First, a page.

Measurement in Millimeters

A JC-1 m detection kit (ThermoFisher Scientific, Waltham, MA, USA; Catalog M31152) was used to assess the Ang II-induced changes in m. in the past [4]. HCMs (1 103) were seeded on the cover slip for 48 hours, after which they were exposed to 2 gml of JC1 at 37°C for 20 min. They were subsequently treated with Ang II or Ang II + simvastatin for 2 hours. A BD LSR II flow cytometer (BD Bioscience, Singapore) or an Olympus FV1000 confocal microscope (Olympus, Tokyo, Japan) was used to analyze and take pictures of the cells. A rough estimate of JC1's excitation peak is 488 nm. For monomeric and J-aggregate forms, the estimated emission peaks are 529 and 590 nm, respectively.

ROS Measurement

Simvastatin (0.5 M, Sigma Aldrich, St. Louis, MO, USA) was pretreated with or without the addition of mitoSOXTM (5 M, ThermoFisher Scientific) for 2 hours in HCMs. ThermoFisher Scientific; Catalog 6827) for 30 min at 37°C and then treated with Ang II (10 M) for 1.5 hrs. 2',7'-dichlorodihydrofluorescein diacetate (H2DCFDA; 20 M, ThermoFisher Scientific; Catalog 6827) for 10 min at 37°C. Using flow cytometry, the mitochondrial and intracellular ROS levels were assessed. The fluorescence emission and excitation at 510 and 580 nm (MitoSOXTM) and 490 and 520 nm (H2DCFDA), respectively, were measured using the BD LSR II instrument (BD Bioscience).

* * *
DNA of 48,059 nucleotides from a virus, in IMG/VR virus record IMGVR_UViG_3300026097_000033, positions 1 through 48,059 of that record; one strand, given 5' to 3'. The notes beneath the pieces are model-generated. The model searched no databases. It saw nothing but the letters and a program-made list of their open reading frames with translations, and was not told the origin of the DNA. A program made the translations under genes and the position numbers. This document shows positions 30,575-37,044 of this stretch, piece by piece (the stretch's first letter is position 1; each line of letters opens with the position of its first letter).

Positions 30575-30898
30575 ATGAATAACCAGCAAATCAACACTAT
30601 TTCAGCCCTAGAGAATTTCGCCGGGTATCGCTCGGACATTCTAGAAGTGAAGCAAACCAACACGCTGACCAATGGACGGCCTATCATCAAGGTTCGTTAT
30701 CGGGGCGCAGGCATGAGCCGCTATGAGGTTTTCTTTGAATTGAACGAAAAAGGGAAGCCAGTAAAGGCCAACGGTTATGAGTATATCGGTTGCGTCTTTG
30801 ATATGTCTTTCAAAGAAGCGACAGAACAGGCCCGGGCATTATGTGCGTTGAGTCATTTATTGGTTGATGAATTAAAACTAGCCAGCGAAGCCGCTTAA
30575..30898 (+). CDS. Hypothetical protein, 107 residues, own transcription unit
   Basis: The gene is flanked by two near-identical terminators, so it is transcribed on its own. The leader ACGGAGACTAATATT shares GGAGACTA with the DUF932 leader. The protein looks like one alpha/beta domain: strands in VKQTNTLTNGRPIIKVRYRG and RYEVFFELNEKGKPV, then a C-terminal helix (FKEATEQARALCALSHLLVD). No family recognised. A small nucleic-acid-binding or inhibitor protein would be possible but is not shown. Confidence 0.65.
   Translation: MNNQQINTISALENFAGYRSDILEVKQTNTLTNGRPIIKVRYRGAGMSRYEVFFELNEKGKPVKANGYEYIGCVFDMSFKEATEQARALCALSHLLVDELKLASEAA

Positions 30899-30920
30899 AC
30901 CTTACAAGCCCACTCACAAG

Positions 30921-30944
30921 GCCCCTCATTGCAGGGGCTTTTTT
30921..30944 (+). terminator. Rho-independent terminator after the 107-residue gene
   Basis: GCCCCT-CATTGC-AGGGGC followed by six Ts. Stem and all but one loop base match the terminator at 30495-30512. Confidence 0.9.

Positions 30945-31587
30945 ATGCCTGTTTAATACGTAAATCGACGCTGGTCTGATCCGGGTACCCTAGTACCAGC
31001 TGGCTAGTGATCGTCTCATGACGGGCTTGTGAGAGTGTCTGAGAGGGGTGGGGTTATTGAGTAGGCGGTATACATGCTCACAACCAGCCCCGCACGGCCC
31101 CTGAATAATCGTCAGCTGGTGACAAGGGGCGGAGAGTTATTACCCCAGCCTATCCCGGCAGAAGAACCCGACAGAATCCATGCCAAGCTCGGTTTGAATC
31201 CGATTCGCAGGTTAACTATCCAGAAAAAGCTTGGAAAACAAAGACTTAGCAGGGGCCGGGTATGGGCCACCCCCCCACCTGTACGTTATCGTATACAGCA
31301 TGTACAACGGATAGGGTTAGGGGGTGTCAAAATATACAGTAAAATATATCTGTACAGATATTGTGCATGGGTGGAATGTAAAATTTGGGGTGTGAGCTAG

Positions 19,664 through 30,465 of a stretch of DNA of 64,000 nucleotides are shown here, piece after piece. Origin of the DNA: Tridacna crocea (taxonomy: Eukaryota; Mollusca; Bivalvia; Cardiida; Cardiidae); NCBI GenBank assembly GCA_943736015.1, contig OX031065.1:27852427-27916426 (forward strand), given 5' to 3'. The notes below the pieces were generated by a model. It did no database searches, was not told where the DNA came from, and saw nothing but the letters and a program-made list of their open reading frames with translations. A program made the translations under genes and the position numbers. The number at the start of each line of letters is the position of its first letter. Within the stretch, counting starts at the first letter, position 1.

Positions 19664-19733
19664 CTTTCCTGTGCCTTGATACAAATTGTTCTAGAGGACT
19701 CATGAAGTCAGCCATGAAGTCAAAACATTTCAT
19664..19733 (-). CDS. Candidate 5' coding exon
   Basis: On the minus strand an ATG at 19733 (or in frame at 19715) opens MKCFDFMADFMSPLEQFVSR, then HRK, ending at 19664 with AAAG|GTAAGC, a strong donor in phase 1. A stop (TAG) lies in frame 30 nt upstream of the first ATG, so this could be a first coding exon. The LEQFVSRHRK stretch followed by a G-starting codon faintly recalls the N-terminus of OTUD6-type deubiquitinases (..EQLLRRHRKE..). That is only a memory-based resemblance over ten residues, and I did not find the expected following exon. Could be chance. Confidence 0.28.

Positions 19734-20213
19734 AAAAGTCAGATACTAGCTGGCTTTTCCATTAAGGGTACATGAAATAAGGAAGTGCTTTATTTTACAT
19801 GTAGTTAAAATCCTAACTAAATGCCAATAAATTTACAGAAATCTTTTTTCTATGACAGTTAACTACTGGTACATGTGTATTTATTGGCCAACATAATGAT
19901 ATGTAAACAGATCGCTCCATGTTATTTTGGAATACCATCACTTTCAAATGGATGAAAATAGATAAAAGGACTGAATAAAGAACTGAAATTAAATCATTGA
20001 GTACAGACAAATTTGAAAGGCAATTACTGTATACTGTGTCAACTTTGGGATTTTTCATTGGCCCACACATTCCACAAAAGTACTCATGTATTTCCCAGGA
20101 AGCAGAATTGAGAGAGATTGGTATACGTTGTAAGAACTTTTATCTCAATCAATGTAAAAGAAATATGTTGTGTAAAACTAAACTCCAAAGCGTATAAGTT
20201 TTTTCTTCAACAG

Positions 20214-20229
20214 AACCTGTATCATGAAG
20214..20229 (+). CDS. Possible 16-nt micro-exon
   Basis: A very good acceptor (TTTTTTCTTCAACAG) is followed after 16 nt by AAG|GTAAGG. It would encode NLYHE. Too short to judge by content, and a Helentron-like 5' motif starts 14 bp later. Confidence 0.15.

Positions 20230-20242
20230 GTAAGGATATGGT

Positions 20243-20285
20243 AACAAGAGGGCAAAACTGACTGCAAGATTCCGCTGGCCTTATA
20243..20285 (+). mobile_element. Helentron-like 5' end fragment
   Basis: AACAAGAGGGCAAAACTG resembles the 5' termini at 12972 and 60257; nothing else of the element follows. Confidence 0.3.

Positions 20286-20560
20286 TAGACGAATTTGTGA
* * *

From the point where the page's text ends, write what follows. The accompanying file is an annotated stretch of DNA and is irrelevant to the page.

Western Blot Examination

Western blot analyses were carried out as previously explained (Kuo et al., 2016). The Lowry assay was used to assess the protein levels in cell or tissue lysates. then 30g of protein samples

Depending on the molecular weight of the proteins of interest, they were separated using 7.5%, 10%, or 12.5% SDS-PAGE, and then electroblotted onto a nitrocellulose membrane. The membranes were then incubated with specific primary antibodies against Bcl2 (1:500, sc-7382, Santa Cruz Biotechnology), cytochrome c (1:1,000, ADI-AAM-175, Enzo Biochem), caspase 3 (1:1,000, #9662, Cell Signaling Technology), and LC3I/II (1:500, sc-7382, Santa Cruz Biotechnology).

Parkin, p62 (1:500, GTX100685, Gene Tex), GTX127375, Gene Tex GAPDH (1:2,000, sc137179, Santa Cruz Biotechnology), PINK1 (1:1,000, sc32282, Novus Biotechnology), and GAPDH were diluted before being detected using secondary antibodies that were HRP-conjugated. Fluorography and an improved detection kit (ECL, GE Healthcare Life Sciences, Buckinghamshire Amersham Pharmacia International) were used to visualize the signals.